Sea spray smeared across the window panes of our life, blurring clarity, form and perception.

Constantly wiping the shit away.

2.

‘Catholicism is a ritualistic culture that gave me a conscience. A death wish and a sense of sin. Also a great lust to find out, experience, what evil really was.’
(Ann Quin in: Mackrell, Judith. Ann Quin, Dictionary of Literary Biography, Vol. 14: British Novelists Since 1960. Ed. Jay Halio. Detroit: Gale Research, 1983. 608-13.)

I think of Ann Quin (which is quite often these days) as I do Franz Kafka. They are unconnected, of course, but linked all the same in my mind: both as writers cursed by work. Kafka to both the Assicurazioni Generali/Worker’s Accident Insurance Institute for the Kingdom of Bohemia (the most notable) and his writing, and Ann Quin to the toil of work as a secretary (something that haunted her for the rest of her life), working all day long at the Royal College of Art, London, then, fatigued and bored, travelling home to Notting Hill to write through the night. Like Kafka, this is how Ann Quin lived while writing Berg, her debut novel (and most celebrated of the four novels she wrote in her short life). It’s her most ‘experimental’ novel, too (something I’ll dwell upon later): the repetitive everyday formulae: work/write, work/write, work/write fostered something akin to distain within her, so she produced in Berg, a work which strives to work things out, working out some kind of direction away from the work/horror of her everyday life, and (more importantly) the stagnant trappings of contemporary ‘literary’ fiction.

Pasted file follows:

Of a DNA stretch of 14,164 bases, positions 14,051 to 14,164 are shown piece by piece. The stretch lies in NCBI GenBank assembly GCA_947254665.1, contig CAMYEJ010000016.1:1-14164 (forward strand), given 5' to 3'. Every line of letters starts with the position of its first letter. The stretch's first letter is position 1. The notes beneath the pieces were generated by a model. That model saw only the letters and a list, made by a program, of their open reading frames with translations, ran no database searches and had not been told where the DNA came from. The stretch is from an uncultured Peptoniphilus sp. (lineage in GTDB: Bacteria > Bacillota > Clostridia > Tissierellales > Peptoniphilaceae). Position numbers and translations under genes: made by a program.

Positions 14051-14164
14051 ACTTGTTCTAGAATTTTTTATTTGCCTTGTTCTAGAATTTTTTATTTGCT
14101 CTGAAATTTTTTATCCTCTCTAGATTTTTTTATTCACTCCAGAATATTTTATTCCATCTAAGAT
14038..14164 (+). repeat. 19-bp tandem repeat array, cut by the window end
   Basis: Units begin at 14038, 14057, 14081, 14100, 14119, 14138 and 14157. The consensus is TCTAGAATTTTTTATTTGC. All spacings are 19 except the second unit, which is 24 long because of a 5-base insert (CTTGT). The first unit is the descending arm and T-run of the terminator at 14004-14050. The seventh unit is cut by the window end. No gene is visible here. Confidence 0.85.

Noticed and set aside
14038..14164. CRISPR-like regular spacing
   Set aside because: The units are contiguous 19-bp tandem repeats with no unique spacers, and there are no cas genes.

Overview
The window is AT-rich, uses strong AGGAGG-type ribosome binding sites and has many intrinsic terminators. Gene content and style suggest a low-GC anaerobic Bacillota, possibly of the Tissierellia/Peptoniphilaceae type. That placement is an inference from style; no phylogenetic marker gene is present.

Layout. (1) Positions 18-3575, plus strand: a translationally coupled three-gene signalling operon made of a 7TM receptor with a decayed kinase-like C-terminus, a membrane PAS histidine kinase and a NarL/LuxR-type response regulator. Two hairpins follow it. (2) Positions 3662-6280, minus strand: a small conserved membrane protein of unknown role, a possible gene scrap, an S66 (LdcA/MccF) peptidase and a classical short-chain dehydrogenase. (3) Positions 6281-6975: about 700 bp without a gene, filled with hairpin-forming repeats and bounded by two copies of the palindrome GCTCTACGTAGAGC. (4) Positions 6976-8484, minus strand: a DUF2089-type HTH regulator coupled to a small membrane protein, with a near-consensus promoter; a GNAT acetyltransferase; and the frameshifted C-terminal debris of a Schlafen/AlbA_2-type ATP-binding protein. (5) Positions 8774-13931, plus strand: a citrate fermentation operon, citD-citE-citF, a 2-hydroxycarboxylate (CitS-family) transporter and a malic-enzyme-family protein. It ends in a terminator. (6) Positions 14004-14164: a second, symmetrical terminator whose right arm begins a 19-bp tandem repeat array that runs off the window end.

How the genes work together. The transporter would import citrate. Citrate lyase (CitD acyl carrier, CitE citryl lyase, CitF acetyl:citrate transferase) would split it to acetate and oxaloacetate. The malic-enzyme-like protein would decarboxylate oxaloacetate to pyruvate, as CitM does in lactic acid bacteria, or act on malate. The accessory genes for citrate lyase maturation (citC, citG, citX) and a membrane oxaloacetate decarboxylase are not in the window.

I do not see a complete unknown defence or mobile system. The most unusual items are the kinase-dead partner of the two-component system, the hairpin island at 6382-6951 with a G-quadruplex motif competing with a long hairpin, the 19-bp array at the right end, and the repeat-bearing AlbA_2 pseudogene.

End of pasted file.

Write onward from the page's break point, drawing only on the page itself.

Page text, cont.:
But what of this strong abstract noun ‘evil’? What does Quin mean?

Evil, for Quin, is simply freedom. There’s nothing worse than this type of freedom in the socio-political eyes of elite mind-sets that are in control – Quin’s urge was to remove herself from prying eyes, to be unshackled from the constraints of a working-class, catholic life: to escape the “corridor room” of seemingly no escape. It’s no coincidence that it’s the writers who are less comfortable with the world around them who produce the more challenging, fragmented, ‘experimental’ works.

By the way: Ann Quin wasn’t a Catholic.

There’s no sense of guilt.

3.

‘Feeling Beckett is too obvious a point of reference, I detour instead to Ann Quin. Despite ongoing rumours of a B. S. Johnson revival, I feel our attention could be more usefully directed towards Ann Quin.’
(Stewart Home, 69 Things To Do With A Dead Princess)